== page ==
A bit of research helped me to learn rooting the android phone. Rooting essentially means getting privilege to access system files. I came across a tool called superoneclick to root my Samsung Galaxy SL (i9003) phone. However this works in windows. I haven't come across tools for linux yet.

In order to display kannada and other Indian languages, it is not enough just to have proper fonts. The OS should support complex script rendering. As the scripts for indic languages are more complex than monosyllabic languages. As for as Android is concerned there is no support for complex script rendering for ROMs lesser than 2.3 (aka Ginger Bread). I had Froyo (2.2) running on my phone. I rooted my phone, downloaded an official GingerBread ROM from installed it using the flash tool provided in the site. Since the ROMs that are available were not specific to India, I couldn't read kannada properly on installing fonts. However one of my friend is happily reading and writing kannada by following the same procedure. The GingerBread ROM for his LG phone supported kannada on installing fonts.

The problem was solved for me when I recently upgraded the Kies software on my PC and connected my phone. It showed there is a upgrade available for my device. On upgrading my mobile jumped from 2.2.1 to 2.3.6! And kannada was rendered properly out of the box . Below are some of the screenshots from my mobile rendering kannada webpages properly.

For kannada input I did the following:

1. Downloaded Anysoft keyboard from android market

2. After installing Anysoft keyboard, I downloaded kannada plugin for anysoft keyboard develeoped by Shridhar.

3. After (1) and (2) go to settings>Locale and text

Under test settings you will see AnySoft Keyboard. Tick the box. Now press " Select input method" and choose anysoft keyboard as your input method.

Now open your SMS app. Tap on language selector two switch to kannada. Tap again to switch back to english.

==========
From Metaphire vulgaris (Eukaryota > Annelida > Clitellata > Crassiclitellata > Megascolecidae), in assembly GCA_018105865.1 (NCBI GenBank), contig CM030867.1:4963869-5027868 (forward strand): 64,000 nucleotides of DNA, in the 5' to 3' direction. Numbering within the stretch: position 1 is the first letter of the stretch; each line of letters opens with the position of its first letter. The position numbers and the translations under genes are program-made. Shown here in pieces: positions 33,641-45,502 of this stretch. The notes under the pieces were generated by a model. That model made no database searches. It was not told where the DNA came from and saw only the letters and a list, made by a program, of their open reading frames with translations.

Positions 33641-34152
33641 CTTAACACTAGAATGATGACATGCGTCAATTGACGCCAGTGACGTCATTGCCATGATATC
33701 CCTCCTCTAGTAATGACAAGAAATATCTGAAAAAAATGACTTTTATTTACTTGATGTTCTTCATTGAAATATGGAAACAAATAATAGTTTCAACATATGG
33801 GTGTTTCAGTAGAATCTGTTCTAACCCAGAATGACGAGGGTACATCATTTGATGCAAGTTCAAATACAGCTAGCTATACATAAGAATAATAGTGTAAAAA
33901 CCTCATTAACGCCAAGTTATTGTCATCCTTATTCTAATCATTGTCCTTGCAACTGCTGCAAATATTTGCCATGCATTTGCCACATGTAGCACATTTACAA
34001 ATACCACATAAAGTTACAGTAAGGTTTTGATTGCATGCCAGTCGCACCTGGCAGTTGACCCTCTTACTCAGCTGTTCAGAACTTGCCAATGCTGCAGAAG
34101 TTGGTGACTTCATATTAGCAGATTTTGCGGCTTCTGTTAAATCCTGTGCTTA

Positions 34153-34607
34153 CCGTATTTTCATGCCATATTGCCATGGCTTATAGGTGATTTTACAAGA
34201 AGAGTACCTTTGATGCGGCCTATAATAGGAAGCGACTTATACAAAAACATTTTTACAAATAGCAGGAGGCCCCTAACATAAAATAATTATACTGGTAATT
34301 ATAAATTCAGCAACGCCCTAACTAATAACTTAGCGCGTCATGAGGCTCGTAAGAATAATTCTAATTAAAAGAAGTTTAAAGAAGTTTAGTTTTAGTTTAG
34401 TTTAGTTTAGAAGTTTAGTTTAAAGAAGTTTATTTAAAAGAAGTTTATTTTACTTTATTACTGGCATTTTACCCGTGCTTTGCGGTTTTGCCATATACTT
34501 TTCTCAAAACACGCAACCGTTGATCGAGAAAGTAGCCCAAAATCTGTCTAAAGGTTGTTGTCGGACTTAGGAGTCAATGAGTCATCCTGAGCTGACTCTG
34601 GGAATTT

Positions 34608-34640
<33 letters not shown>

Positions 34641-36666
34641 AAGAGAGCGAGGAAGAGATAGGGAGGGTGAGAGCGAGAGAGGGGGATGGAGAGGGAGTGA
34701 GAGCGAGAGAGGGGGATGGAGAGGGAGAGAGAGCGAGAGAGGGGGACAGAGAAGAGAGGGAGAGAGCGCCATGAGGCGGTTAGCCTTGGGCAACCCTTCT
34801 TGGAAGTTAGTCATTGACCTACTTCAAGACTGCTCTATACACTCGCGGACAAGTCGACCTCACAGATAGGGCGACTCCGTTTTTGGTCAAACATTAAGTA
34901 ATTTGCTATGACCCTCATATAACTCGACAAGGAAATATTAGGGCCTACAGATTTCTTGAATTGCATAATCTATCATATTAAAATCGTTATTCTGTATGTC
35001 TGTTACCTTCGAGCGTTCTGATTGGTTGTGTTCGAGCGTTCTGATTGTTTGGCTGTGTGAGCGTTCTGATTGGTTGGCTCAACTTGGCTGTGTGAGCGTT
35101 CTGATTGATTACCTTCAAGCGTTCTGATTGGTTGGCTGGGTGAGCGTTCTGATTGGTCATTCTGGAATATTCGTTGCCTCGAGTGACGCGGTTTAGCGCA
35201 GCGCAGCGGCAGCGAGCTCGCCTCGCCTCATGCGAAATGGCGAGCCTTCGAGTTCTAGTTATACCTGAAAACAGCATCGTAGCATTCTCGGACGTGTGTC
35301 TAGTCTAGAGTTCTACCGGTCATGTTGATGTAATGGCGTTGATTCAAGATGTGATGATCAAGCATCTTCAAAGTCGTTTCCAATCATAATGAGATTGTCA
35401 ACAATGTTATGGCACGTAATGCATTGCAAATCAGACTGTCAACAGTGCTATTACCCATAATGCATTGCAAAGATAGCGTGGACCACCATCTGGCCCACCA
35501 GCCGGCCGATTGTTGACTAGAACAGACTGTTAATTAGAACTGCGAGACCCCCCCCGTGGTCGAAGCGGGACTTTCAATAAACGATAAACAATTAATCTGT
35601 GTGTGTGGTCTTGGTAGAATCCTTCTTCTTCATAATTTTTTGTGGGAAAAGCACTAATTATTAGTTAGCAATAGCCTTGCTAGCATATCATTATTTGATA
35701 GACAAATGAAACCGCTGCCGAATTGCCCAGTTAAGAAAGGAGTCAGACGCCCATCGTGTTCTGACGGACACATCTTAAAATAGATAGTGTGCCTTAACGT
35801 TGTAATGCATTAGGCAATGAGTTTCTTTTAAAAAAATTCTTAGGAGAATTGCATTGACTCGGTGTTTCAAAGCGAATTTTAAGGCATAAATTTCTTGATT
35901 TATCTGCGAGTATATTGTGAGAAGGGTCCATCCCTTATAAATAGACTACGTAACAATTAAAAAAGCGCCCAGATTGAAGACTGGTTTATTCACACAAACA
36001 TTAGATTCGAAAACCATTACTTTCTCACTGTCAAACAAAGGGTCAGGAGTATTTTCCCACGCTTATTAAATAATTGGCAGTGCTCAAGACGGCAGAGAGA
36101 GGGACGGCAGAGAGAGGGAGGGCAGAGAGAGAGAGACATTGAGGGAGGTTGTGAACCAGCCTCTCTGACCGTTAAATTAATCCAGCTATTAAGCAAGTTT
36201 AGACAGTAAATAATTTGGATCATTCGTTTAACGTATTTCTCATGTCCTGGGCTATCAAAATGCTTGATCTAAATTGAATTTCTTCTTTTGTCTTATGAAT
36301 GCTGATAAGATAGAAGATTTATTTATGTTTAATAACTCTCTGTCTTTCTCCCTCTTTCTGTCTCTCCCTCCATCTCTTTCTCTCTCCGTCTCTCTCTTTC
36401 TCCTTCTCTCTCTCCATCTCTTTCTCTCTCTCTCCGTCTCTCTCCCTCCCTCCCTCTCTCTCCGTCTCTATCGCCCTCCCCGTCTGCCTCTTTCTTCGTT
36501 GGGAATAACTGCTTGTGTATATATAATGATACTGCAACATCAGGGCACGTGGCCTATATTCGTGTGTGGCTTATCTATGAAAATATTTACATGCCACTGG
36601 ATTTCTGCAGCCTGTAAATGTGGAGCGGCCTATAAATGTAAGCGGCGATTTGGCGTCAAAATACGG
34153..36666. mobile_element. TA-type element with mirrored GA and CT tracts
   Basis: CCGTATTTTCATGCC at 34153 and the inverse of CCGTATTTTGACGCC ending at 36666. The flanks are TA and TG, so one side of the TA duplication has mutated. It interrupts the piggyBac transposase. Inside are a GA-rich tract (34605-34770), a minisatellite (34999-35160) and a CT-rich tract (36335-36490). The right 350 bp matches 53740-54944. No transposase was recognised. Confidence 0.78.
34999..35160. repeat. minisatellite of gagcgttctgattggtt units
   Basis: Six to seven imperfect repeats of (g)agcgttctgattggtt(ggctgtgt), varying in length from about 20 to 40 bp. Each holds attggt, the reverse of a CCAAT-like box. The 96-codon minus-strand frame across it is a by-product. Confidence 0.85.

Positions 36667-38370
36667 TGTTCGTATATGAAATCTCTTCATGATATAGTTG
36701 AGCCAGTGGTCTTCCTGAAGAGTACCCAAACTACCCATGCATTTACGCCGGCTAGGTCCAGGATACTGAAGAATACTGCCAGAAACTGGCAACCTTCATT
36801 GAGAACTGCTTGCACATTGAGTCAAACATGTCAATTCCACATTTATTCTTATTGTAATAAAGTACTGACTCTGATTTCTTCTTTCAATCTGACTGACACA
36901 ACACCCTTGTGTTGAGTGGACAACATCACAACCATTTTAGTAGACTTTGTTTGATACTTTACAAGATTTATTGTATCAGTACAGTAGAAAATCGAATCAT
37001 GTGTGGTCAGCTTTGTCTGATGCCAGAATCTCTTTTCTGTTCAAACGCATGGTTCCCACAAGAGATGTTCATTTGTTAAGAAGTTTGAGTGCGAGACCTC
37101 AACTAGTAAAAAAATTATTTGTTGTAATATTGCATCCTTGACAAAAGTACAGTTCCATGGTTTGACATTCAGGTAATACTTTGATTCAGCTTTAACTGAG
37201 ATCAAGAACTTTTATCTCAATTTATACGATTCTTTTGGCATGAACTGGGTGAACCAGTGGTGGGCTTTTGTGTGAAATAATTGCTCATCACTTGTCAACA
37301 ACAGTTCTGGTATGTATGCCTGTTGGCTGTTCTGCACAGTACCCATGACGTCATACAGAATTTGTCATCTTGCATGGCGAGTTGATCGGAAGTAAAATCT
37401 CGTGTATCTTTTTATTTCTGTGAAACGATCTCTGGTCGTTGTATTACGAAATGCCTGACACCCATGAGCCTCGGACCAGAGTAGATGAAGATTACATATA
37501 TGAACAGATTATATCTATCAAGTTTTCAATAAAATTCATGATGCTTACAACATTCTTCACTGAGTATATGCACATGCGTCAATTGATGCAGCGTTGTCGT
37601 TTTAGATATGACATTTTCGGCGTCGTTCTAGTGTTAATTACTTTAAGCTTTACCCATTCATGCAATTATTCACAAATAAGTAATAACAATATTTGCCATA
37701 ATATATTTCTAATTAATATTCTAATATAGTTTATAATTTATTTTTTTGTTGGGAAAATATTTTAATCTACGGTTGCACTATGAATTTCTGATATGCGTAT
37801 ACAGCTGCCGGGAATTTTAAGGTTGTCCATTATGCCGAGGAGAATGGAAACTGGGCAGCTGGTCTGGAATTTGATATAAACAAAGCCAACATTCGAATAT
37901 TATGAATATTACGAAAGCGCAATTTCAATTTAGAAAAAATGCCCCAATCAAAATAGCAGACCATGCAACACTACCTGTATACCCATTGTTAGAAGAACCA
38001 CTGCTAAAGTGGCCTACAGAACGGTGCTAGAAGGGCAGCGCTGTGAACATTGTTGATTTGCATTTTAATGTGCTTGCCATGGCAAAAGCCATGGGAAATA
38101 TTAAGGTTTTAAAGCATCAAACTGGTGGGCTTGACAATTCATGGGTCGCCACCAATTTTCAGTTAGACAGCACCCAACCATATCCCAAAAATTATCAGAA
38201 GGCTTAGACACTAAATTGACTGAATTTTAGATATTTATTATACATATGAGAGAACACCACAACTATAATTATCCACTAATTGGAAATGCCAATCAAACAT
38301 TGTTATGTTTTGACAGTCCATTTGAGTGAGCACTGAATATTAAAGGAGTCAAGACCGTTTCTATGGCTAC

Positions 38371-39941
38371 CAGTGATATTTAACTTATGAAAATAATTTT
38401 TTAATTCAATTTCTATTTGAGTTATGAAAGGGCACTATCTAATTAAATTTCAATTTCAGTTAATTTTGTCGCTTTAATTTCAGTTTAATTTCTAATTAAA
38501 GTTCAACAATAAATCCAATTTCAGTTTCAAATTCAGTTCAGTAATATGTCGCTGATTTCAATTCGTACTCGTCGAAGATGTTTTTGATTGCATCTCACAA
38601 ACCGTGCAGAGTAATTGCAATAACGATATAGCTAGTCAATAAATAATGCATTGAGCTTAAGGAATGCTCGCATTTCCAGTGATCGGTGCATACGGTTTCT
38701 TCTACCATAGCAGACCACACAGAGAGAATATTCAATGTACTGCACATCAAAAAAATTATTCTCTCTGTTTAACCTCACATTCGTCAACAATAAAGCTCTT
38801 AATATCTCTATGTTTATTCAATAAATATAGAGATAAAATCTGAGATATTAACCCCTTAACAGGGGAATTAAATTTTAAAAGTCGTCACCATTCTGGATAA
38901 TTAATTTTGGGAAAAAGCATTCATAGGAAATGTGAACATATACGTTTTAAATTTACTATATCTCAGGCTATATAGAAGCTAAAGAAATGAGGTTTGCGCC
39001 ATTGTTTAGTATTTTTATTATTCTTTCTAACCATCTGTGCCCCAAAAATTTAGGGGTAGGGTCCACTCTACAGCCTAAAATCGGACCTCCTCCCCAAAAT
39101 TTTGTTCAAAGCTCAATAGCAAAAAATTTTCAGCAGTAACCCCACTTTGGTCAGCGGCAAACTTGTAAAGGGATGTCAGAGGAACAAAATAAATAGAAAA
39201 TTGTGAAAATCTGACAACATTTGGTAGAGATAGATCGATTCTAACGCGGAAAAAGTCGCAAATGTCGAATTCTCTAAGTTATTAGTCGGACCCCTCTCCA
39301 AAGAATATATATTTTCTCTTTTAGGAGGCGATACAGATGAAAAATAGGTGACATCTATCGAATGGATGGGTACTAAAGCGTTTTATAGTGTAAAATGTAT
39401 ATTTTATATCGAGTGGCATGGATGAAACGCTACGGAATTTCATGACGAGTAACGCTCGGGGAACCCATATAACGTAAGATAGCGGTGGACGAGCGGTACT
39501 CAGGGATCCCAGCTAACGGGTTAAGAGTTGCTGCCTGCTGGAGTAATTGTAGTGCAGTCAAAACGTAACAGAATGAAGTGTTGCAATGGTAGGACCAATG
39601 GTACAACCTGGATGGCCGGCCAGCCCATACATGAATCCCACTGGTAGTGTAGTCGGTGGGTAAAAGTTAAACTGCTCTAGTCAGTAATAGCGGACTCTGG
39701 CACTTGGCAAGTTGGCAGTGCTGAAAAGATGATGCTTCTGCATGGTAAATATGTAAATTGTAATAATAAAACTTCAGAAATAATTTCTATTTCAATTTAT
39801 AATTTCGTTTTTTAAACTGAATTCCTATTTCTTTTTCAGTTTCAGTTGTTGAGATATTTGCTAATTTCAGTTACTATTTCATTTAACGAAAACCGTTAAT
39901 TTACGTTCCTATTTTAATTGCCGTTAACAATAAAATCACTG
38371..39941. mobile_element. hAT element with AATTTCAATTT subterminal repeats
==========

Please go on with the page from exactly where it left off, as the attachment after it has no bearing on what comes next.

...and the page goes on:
The keyboard supports nudi layout. No support for Baraha like input to which I have accustomed to. Other than this the tool has some issues. I couldn't find shift key for kannada keyboard. The keyboard crashes on input of certain combinations of characters.

How to get arkavattu properly in Ubuntu?

Getting kannada to display in your computer is very easy with Ubuntu. Latest version of ubuntu (11.04 in my case) supports kannada out of the box.

But for kannada input you need to add a few packages. The input method I prefer is Ibus. Install Ibus and related packages to get kannada input method working. This post is not about how to get kannada input. It is about a small tweak I did today to get '೯' (arkavattu) alongside of 'ha'.

Generally we type :
ಕ+ರ್+ಮ = to get = ಕರ್ಮ
ಅ+ರ್+ಹ = gives = ಅಱ instead of ಅರ್ಹ

I didn't dig deep to find the key combination to get '೯' properly. Tweaked a little in the .mim file to get ಅರ್ಹ properly.

This is the fix:

open kn-itrans.mim file which has itrans keyboard layout (which I happen to use).

Navigate to the following directory:

$cd /usr/share/m17n

Open the kn-itrans.mim file in a text editor (like gedit) with root privilege:

$sudo gedit kn-itrans.mim

On entering sudo password the file opens. Move down till line 84 and comment out the line by entering ';'(semicolon) at the begining of the line. Save and close.

Restart ibus. And get 'ಅರ್ಹತೆ' for sake of typing it! It solved the issue for now, but I will update about the clean fix as soon as I get to know.